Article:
Worthing Symphony Orchestra welcome the New Year in style
REVIEW BY Richard Amey
Worthing Symphony Orchestra’s ‘Viennese New Year Celebration’ concert at Assembly Hall, Sunday 2 January, 2022 (2.45pm); leader Julian leaper, conductor John Gibbons.
The popular traditional New Year concert came just in time for Worthing Symphony Orchestra’s need to challenge the pandemic with only their concert of the season. Self-funding provincial orchestras such as they have been running the financial suicide gauntlet through an autumn of audiences tiptoeing out to concerts through Covid’s Delta variant, barely half-filling the available seats.
WSO risked concerts only in October and November. Now the new rampant Omicron variant would have cut still further the audience response – were it not for the consistent annual British craving to taste vicariously (no travel, German tongue or intoxication required) the societal glitter and glitz of the new calendar’s first day in Austria’s capital. The response to this WSO equivalent wasn’t buoyant enough to breach the 50% attendance mark. Some ticket holders will have stayed at home. But it could have been worse.
With no support from arts bodies, and dependent on creating their own patronage, WSO bravely declined to cancel. They trusted enough of their fans to come and contribute ticket cash towards paying the musicians, who are not salaried but freelance. There were just 31 players, with at least eight late changes of personnel owing to the rapidly deepening health situation. This, on top of their 20 previous months of almost totally erased concert work.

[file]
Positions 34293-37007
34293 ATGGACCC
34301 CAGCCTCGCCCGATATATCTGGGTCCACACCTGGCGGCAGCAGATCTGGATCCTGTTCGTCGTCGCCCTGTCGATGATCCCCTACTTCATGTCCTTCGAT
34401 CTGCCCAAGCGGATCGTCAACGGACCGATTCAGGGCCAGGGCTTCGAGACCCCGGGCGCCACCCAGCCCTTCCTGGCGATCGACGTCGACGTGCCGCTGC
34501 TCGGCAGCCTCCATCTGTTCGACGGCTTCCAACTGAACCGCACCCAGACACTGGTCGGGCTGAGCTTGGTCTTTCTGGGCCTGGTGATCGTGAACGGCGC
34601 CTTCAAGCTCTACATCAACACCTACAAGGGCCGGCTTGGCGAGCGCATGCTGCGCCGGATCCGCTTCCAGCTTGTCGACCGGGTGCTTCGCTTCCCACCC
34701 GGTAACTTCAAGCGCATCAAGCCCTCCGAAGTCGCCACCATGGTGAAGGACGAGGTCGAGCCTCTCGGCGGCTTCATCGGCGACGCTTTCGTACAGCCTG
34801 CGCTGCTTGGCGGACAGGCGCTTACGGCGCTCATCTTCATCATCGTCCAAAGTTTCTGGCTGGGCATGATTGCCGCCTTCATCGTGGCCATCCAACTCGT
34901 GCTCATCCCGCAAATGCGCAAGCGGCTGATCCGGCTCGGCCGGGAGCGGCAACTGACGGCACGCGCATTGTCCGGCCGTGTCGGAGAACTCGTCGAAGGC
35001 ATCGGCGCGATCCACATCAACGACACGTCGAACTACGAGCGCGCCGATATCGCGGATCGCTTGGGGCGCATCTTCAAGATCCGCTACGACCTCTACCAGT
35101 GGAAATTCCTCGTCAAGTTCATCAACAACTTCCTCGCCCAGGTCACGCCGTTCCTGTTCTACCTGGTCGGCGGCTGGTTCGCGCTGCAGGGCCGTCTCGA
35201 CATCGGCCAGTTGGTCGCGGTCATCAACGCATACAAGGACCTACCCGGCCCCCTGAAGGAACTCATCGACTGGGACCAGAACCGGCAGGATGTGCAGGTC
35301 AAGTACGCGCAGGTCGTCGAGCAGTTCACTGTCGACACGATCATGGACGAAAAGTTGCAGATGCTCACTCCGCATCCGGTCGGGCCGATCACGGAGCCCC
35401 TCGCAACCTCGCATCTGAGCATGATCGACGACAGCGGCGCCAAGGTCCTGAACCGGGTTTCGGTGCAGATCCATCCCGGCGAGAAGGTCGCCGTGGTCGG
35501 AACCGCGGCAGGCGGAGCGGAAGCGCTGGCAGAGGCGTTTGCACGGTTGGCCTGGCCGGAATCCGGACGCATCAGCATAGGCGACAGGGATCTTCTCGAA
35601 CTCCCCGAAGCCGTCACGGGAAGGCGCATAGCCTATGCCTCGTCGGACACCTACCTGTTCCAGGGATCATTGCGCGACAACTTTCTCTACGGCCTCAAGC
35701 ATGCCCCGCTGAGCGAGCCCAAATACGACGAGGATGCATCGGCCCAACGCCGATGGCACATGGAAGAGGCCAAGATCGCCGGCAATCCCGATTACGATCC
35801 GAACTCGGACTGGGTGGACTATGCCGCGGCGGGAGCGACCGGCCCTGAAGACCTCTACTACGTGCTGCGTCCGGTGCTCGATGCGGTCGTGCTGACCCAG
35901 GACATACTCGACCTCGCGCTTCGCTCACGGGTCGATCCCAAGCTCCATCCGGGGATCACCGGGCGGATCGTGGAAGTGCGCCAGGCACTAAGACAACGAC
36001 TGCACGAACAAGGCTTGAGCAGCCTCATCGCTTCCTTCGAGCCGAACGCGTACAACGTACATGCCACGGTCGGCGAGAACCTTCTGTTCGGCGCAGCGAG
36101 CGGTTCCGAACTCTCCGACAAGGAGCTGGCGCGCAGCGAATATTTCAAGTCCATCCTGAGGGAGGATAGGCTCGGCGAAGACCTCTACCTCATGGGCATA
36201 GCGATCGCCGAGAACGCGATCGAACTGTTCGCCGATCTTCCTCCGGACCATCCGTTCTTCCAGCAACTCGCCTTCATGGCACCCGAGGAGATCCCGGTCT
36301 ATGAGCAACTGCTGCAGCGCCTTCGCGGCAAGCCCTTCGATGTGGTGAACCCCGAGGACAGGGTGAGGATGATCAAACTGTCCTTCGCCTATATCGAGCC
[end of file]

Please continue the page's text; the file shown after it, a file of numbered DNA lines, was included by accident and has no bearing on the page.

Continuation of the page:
Director John Gibbons from the conductor’s rostrum called for a salute to them, the artistes, when introducing the waltz An Artists’s Life. He restated bandleader/composer’s Johan Strauss II’s own comment that these are the people you’ve actually got to pay to get the music.
Gibbons’ fortunate WSO followers learned of further boldness to come – again easier with music requiring smaller orchestras. On 20 February, included will be some Mozart, Beethoven’s 2nd Piano Concerto played by Ian Fountain, and Schubert’s 5th Symphony. On 13 March, Mozart’s Flute & Harp Concert will feature, and there probably will be a third concert on 24 April.
It was tuxedoes for the men (20 of the 31) and Gibbons’ elbow-touch instead of handshake with leader Julian Leaper immediately re-emphasised the cautionary chord of these ongoing times. Gibbons laid out his pruned WSO with ‘stereo’ brass and percussion left and right.
The normal A4 programme brochures reportedly missed their pre-Christmas print deadline, so instead there was a free (optional donation) half-folded A4 list of the performers, the music to be played, a seasonal message of goodwill and a cork-popping front cover. In this absence of programme notes Gibbons introduced each item, engagingly and entertainingly as usual.
Alongside his stories and anecdotes, we learned that for ‘Vienna Blood’ read ‘Vienna Spirit’, and that the Tristch Tratch Polka is about chit chat.